Ever wonder how a lightsaber from Star Wars could work? Well, I hate to break it to you but it can't. GE engineer Matt Gluesnkamp went through and analyzed the technology it would take to actually make a working lightsaber, unfortunately he couldn't find a way to make it happen.
So is what here is what he came up with.
In the Star Wars universe, lightsabers are typically custom-built by Jedi and Sith warriors, but all have several common elements. Each has a power source, a lightsaber crystal, one or more focusing crystals, and a stabilizing emitter system. The power source is typically adiatium power cell, often with a capacity of several megawatt-hours. The lightsaber crystal converts the power cell’s energy into a plasma that is then passed through and directed by the focusing crystals. Finally, the emitter system stabilizes the plasma into a blade shape using a mix of power modulation and magnetic field containment.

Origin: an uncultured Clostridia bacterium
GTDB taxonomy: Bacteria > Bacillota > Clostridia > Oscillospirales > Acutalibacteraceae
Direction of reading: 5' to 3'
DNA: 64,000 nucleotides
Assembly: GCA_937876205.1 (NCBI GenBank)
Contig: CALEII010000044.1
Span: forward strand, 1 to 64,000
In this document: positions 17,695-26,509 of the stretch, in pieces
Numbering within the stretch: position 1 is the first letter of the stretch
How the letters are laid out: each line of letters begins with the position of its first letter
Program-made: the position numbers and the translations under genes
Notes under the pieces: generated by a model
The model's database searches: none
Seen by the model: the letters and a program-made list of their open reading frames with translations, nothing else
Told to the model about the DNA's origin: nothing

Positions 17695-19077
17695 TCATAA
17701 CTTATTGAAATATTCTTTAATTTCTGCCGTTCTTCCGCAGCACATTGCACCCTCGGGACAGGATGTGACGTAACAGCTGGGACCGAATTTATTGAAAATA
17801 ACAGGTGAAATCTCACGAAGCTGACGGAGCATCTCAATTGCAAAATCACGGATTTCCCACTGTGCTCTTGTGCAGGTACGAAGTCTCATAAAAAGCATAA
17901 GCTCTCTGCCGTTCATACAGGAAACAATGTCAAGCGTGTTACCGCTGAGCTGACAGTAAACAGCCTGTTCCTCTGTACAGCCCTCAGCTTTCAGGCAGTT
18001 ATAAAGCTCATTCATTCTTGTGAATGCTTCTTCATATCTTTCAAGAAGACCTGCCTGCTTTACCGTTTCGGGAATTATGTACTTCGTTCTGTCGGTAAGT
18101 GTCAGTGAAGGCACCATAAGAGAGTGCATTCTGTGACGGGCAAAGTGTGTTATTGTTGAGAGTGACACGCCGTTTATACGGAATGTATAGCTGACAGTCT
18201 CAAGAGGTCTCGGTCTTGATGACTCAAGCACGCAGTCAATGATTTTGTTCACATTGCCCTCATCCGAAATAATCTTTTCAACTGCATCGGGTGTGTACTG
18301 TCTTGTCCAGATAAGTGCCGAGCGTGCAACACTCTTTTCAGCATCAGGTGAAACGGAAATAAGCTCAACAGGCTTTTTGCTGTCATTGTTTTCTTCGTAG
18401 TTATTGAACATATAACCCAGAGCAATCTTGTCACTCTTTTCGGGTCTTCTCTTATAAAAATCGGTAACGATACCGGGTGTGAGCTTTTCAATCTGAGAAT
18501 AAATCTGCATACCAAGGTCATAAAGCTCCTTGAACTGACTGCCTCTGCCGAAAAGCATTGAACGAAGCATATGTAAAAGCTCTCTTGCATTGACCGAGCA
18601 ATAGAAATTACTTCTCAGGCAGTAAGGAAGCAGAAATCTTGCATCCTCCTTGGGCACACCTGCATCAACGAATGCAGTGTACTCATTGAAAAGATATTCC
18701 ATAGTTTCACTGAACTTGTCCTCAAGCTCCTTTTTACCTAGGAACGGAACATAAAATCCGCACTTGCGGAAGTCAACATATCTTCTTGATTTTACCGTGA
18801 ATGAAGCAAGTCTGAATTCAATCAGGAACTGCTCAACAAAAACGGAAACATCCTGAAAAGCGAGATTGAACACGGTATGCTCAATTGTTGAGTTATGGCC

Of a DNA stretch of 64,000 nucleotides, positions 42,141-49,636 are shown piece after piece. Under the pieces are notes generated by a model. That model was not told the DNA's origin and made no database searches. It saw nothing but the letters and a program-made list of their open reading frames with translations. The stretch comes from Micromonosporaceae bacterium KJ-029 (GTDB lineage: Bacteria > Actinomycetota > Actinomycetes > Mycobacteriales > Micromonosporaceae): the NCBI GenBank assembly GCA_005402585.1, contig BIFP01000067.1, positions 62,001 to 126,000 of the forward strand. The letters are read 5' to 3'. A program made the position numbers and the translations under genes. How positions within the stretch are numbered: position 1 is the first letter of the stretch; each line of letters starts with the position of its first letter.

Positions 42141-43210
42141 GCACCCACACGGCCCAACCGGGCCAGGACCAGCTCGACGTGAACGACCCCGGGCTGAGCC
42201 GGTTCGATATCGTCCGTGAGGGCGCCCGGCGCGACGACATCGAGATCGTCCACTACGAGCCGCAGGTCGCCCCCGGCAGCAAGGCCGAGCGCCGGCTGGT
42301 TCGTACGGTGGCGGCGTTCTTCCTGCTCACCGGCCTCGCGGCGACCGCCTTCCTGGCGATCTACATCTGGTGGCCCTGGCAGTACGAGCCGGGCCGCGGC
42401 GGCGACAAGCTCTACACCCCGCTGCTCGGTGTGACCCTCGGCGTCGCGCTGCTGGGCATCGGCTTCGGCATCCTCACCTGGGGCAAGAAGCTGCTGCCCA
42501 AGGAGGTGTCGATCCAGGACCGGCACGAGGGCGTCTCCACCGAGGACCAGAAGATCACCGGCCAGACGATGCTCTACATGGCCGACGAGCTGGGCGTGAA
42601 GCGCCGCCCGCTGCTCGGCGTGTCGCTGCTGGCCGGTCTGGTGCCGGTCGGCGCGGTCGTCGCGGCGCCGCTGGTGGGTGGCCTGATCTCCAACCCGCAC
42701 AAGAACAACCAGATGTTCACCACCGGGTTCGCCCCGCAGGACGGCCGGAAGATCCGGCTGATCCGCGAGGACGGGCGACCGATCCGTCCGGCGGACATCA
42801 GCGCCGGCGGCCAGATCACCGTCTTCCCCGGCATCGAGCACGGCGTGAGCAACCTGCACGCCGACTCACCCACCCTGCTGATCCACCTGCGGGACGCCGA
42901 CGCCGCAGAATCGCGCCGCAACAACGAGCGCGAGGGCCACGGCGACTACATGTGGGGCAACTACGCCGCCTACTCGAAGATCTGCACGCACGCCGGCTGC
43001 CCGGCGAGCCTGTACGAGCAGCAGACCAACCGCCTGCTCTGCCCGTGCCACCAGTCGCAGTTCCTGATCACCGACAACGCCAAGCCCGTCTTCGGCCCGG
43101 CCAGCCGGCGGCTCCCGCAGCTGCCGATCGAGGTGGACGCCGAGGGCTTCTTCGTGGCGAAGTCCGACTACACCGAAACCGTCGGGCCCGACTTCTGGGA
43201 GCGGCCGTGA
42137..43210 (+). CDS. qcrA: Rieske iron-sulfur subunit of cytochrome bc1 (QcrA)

The first problem... the battery.
Although real-life battery technology is coming along great. We are a long way off from creating handheld batteries with capacities like that the ones found in the lightsaber's diatium power cell.
Of course Jedi's don't need to worry about batteries because they have diatium which is pretty much powered by the force. The next problem we run into... the blade, which Gluesenkamp calls "really convoluted."
There are also no crystals that can 'direct' a plasma. In fact, a plasma 'being directed' by a crystal lens doesn't make any physical sense anyway. A plasma is really just an ionized gas — a gas in which the electrons have been stripped from their atomic nuclei.
Wow, this guy sure knows how to ruin the fun of a lightsaber. But let say a powerful plasma beam could be created... how do you control it? You need something there to control the plasma's shape.
An electrical arc can have wild shifts in direction, and it can hardly be controlled without being surrounded by magnets. A laser will go in a straight line, but of course it doesn't stop. A laser-based lightsaber would require a block or a couple of mirrors floating in midair, moving in sync with the hilt — which is of course largely impossible.
Well, this sucks. My dreams of owning a real working lightsaber have been destroyed today thanks to a GE engineer. You know what? I'm sorry... but if this engineer can't create a working lightsaber, then he must not be a very good engineer. Get me someone that can build a lightsaber!
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